The Brazilian presidential elections were the most highly anticipated and closely watched in recent times, and were described as the "most important in decades". In a close contest, former Brazilian President Lula da Silva (PT - Workers’ Party), defeated his opponent, current President of Brazil Jair Bolsonaro (PL - Liberal Party). Never before in the history of Brazil has the country faced such striking political polarisation and violence. These features could be a reflection of a country that has lost relevance in recent years and now needs to seek international insertion in an increasingly challenging and unstable world.
Relations between Brazil and Russia have historically been marked by periods of estrangement and rapprochement. The US and its influence in Latin America has been a constant element in the relationship between the two countries. Hence, the nature of the relationship (rapprochement or distancing) between Moscow and Brasilia is a direct reflection of the political and ideological changes in the diplomatic landscape.
The current government of Jair Bolsonaro illustrates this trend. During the first years of Bolsonaro's administration, it leaned towards the United States; an automatic alignment with Washington's policymakers during Trump’s tenure. During this period, Brazil became a major non-NATO US ally and dismantled the main regional integration projects of previous governments, submitting Brazilian regional leadership to the Organisation of American States (OAS). In addition, Brazil shed its character as a developing country when it decided to apply to join the OECD. Another feature that characterises this alignment with the West, during the first years of Bolsonaro’s tenure was its support for a Mercosur-European Union free trade agreement. In this sense, the initial years of Bolsonaro's term were characterised by a readjustment to the Euro-Atlantic system, which clashes with the very reformist and contestatory nature of the BRICS countries. In this aspect, during the PT governments, the BRICS group was seen as a catalyst for achieving greater international insertion, championing Brazil in the search for changes in the Western structures of global governance. Paradoxically, in the first term of Bolsonaro's government, the BRICS lost importance in the Brazilian foreign policy agenda and were relegated to a platform for bilateral trade.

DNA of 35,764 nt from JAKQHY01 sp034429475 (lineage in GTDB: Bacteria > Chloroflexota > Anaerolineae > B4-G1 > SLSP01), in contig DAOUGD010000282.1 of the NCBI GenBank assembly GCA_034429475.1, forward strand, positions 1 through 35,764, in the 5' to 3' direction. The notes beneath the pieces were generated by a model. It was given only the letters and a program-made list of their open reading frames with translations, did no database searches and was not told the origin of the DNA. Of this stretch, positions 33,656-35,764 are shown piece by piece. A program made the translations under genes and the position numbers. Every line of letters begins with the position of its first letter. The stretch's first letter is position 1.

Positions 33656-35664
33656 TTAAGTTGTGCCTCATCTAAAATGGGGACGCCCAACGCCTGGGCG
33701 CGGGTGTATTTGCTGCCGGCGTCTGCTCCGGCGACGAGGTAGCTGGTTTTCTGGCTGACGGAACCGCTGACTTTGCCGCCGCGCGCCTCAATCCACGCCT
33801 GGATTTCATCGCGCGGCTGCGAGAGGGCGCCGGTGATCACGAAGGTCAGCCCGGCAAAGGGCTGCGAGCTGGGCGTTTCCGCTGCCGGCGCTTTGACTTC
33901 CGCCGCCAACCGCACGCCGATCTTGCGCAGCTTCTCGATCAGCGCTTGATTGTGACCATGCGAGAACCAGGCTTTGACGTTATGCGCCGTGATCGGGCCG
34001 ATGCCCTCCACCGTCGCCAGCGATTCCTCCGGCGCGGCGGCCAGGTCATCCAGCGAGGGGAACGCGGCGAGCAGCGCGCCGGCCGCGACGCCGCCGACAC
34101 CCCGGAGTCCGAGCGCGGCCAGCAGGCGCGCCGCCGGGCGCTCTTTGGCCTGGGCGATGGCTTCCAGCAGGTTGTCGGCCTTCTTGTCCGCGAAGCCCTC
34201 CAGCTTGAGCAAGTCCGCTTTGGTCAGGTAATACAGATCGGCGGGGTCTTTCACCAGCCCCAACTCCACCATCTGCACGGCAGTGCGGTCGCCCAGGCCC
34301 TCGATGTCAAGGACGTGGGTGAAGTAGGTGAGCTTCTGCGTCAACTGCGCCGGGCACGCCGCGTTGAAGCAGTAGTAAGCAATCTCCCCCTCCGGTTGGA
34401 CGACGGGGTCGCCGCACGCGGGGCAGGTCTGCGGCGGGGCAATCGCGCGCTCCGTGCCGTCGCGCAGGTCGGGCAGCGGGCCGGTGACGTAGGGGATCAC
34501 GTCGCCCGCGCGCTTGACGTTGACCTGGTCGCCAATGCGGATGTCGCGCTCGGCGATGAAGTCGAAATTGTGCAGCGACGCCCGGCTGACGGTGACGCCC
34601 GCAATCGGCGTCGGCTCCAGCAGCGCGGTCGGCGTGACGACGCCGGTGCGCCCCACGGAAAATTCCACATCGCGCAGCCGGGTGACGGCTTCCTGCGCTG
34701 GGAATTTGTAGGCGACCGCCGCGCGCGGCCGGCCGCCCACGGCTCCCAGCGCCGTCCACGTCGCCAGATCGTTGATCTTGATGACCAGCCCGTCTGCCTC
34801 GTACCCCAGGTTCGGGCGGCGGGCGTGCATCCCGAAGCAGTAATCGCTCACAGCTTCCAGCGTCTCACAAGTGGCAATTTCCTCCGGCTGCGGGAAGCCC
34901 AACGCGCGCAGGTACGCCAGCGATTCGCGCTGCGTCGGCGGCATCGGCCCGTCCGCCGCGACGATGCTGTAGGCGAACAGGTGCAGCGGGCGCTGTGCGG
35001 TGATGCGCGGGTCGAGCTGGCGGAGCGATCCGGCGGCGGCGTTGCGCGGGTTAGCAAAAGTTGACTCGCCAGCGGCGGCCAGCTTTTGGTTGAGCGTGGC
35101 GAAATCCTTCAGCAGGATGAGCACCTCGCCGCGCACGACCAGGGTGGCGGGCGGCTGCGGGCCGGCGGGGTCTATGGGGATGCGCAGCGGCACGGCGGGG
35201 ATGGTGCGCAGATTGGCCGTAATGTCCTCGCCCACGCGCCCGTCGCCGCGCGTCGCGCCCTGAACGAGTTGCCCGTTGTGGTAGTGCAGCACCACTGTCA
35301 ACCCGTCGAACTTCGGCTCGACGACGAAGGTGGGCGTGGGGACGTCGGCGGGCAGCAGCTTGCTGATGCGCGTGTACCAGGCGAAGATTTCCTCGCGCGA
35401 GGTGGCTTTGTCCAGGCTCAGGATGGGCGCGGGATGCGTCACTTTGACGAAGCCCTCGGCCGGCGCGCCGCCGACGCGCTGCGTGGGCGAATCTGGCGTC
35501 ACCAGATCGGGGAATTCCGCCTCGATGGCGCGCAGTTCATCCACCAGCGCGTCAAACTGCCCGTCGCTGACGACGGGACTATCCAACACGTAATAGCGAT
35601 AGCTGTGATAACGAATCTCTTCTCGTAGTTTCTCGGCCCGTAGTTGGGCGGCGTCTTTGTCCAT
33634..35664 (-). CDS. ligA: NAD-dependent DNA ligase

The victory of Jair Bolsonaro, a pro-US right-wing reactionary politician in Brazil’s late-2018 presidential elections, caused certain concerns among many experts about the country's future participation in the BRICS and the future of the association in general. However, in making such predictions, it would not be entirely correct to rely on existing stereotypes about the left-right dichotomy or the new Bolsonaro administration in particular when considering the role of Brazil in the world and in BRICS.
Russian diplomacy was quite professional in dealing with the shift in Brazil’s foreign policy posture, and sought to draw Bolsonaro into bilateral partnerships with Russia. Such rapprochement was contextualised by the relative isolation of the Brazilian President when Trump was defeated in the US elections. The Kremlin recognises Brazil as an important partner of Russia in Latin America that cannot be lost to external or internal intemperateness, and seeks to give Brazil a position as an indispensable ally in the design of the multipolar world.